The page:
When you wake up in the morning, you are faced with choices, influences, and responsibilities. For many, the sorting out of these things requires a shower, followed by a cup of hot coffee. People in the coffee industry are no exception to this reality, but they tend to go about setting priorities in a different way; they consider others, as well as themselves.
“The purpose of life is not to be happy. It is to be useful, to be honorable, to be compassionate, to have it make some difference that you have lived and lived well.”
—Ralph Waldo Emerson
When deciding what is important to a coffee person, they consider God, family, self, and ‘the greater good.’
GOD: Finding some way to connect to your spiritual self brings a sense of calm. Whether it is prayer, meditation, or some other method, you build a solid core set of values with which to vet decisions. These values shape the goals and frame the actions taken.
FAMILY: If you have a spouse, children, parents, or siblings, you probably want to look out for them. (At least some of them!) Coffee people tend to be in solid relationships because they are caring people. There is a burning desire to take care of those closest to you. This reality also shapes the day’s priorities.
SELF: Coffee people are also fiercely unique individuals that like to be independent. They know that by taking care of yourself, you can accomplish a couple of key things:
1) Nobody else will be burdened with taking care of you.
2) You can truly take care of others and make a difference when your own well-being is solid.
“It is one of the most beautiful compensations in life, that no man can sincerely try to help another without helping himself.”
—Ralph Waldo Emerson
The above three areas of importance are fairly obvious for most people living a thoughtful life. Coffee people however, have one additional area that makes them distinctly special.
THE GREATER GOOD: By embracing God, family, and self, the industry professional is able to see a broader picture, and they see that the industry itself needs help, too. A greater good for these people involves caring about the entirety of those in the supply chain; from the growers at origin to those that need the coffee to start their own day. There is a recognition that without each other doing well, all will suffer. Conversely, if the supply chain is thriving, then the world and the individual thrive as well.
So the day gets planned, priorities set, and the morning coffee is finished; the coffee professional sets forth to change the world. But for some, things just don’t seem to go as planned. They need one final ingredient to make things work: BALANCE.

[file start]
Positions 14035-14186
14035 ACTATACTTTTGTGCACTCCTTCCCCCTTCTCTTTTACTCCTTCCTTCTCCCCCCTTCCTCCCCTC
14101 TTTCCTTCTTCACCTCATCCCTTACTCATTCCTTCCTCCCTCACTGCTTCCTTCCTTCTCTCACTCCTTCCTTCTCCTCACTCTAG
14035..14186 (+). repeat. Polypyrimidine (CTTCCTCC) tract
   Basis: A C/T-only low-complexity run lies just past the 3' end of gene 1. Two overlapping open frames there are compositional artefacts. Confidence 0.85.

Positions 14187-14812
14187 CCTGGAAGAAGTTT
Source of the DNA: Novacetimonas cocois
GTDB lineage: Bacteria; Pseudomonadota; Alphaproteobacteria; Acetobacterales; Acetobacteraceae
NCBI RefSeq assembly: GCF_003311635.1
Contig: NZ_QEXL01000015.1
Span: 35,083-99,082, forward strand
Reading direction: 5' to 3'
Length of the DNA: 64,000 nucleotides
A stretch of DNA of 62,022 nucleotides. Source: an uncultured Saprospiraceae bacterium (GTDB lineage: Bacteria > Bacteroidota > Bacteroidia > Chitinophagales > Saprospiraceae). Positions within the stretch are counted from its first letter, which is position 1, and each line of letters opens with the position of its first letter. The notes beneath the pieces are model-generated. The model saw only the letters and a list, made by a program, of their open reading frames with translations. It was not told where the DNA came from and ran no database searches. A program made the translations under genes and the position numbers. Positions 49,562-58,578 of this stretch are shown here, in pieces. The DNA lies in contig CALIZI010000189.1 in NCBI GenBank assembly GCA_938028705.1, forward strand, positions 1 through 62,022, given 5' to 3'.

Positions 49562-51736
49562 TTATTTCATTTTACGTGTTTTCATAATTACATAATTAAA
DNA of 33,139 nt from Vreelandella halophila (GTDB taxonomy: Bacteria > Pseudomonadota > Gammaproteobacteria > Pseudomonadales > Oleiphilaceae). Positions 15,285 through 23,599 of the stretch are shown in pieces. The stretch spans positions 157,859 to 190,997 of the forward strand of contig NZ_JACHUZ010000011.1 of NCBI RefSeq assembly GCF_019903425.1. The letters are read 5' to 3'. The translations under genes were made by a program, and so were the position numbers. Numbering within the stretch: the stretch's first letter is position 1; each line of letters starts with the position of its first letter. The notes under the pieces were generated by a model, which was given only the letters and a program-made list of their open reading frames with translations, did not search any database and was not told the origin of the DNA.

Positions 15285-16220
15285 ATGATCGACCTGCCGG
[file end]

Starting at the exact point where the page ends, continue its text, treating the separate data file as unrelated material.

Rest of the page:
”I arise in the morning torn between a desire to improve the world and a desire to enjoy the world. This makes it hard to plan the day.”
If balance is not achieved in goal setting, then it can result in unintended consequences. Some examples of coffee people’s great intentions gone bad:
1) Giving too much
Charity to others should be a core value. Balance however, dictates that you can give more to others if you are healthy, wealthy, and wise. Give until it hurts, not until it damages your ability to give the next day and the day after that. The unintended consequence might be becoming the person needing the charity of others, thereby creating a compounding negative affect.
2) Offering to pay TOP DOLLAR for the best coffee from the farm
On the surface, a farmer that gets top dollar for the 90+ coffees should be happy. In fact, done incorrectly it can have the unintended consequence of damaging the overall profit of the farm. Be strategic and inclusive of the desires and needs of the farmer, and make sure you don’t move the defects in such a way that the bulk of the crop is worth less in value than what is gained by selling a small amount at a super-premium.
3) Over-servicing the customer
Have you ever had a terrific barista that gave ‘extras’ to all of her customers only to quit and then have customers disappointed that the freebies were no longer available? Customer service is supposed to give a consistent and positive experience every time. To do too much can have the unintended consequence of customers going somewhere else.
“CEOs hate variance. It’s the enemy. Variance in customer service is bad. Variance in quality is bad. CEOs love processes that are standardized, routinized, predictable. Stamping out variance makes a complex job a bit less complex.”
4) Looking at wealth as ‘unfair’ to those that don’t have it
Monetary wealth is not a measure of anything except the amount of money that someone has. Sometimes it is earned, sometimes inherited. Either way, it’s their money, and their choice on what to do with it. You have the same choice and you get to control your values. Knowing your own values will allow you to reconcile being wealthy and caring and fair in whatever way is comfortable to you. Even if ‘the wealthy’ gave all of their wealth away, it would not change poverty. In fact, it might have the unintended consequence of creating a ‘welfare state,’ which is far more detrimental to the rise out of poverty.
“It’s no disgrace to be poor, but it is not a recommendation either!”
So wake up, shower, grab a cup of coffee, and prepare to change the world. Coffee people can, and do, make a difference every day. Look out for yourself, your family, and seek a higher guidance to know the balanced way to help the industry. The INTENDED consequences will be wonderful.
Rocky Rhodes is an 18 year coffee veteran, roaster, and Q-Grader Instructor, and his mission now is to transform the coffee supply chain and make sweeping differences in the lives of those that produce the green coffee. Rocky can be reached at rocky@INTLcoffeeConsulting.com as well as RockR@CoffeeLatinAmerica.com